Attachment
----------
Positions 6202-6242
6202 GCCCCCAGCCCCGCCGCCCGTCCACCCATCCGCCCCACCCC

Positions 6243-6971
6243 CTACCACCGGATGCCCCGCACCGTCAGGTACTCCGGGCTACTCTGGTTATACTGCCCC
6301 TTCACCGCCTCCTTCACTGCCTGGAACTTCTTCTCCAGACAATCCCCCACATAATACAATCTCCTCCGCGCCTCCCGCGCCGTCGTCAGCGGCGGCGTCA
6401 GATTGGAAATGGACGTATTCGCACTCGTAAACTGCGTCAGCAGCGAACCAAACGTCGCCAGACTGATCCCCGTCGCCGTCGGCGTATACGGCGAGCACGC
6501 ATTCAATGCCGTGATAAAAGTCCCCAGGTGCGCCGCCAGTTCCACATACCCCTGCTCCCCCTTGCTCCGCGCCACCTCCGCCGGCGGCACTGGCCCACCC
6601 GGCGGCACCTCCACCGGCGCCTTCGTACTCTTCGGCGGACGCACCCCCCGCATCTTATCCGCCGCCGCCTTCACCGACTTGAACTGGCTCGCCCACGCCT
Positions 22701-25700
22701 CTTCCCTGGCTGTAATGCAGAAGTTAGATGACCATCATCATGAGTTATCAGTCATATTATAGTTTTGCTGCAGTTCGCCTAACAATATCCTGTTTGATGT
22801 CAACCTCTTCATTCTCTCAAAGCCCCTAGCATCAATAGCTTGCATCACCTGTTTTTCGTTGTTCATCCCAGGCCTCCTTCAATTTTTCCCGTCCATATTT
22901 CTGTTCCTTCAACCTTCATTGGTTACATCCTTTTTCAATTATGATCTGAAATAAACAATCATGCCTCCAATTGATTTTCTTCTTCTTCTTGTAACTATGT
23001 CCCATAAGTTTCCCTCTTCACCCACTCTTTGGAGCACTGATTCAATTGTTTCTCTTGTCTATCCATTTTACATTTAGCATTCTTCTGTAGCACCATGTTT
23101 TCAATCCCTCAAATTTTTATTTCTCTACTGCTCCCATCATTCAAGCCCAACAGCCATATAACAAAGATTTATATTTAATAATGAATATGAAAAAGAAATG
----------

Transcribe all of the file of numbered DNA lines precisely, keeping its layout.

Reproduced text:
Positions 6202-6242
6202 GCCCCCAGCCCCGCCGCCCGTCCACCCATCCGCCCCACCCC

Positions 6243-6971
6243 CTACCACCGGATGCCCCGCACCGTCAGGTACTCCGGGCTACTCTGGTTATACTGCCCC
6301 TTCACCGCCTCCTTCACTGCCTGGAACTTCTTCTCCAGACAATCCCCCACATAATACAATCTCCTCCGCGCCTCCCGCGCCGTCGTCAGCGGCGGCGTCA
6401 GATTGGAAATGGACGTATTCGCACTCGTAAACTGCGTCAGCAGCGAACCAAACGTCGCCAGACTGATCCCCGTCGCCGTCGGCGTATACGGCGAGCACGC
6501 ATTCAATGCCGTGATAAAAGTCCCCAGGTGCGCCGCCAGTTCCACATACCCCTGCTCCCCCTTGCTCCGCGCCACCTCCGCCGGCGGCACTGGCCCACCC
6601 GGCGGCACCTCCACCGGCGCCTTCGTACTCTTCGGCGGACGCACCCCCCGCATCTTATCCGCCGCCGCCTTCACCGACTTGAACTGGCTCGCCCACGCCT
Positions 22701-25700
22701 CTTCCCTGGCTGTAATGCAGAAGTTAGATGACCATCATCATGAGTTATCAGTCATATTATAGTTTTGCTGCAGTTCGCCTAACAATATCCTGTTTGATGT
22801 CAACCTCTTCATTCTCTCAAAGCCCCTAGCATCAATAGCTTGCATCACCTGTTTTTCGTTGTTCATCCCAGGCCTCCTTCAATTTTTCCCGTCCATATTT
22901 CTGTTCCTTCAACCTTCATTGGTTACATCCTTTTTCAATTATGATCTGAAATAAACAATCATGCCTCCAATTGATTTTCTTCTTCTTCTTGTAACTATGT
23001 CCCATAAGTTTCCCTCTTCACCCACTCTTTGGAGCACTGATTCAATTGTTTCTCTTGTCTATCCATTTTACATTTAGCATTCTTCTGTAGCACCATGTTT
23101 TCAATCCCTCAAATTTTTATTTCTCTACTGCTCCCATCATTCAAGCCCAACAGCCATATAACAAAGATTTATATTTAATAATGAATATGAAAAAGAAATG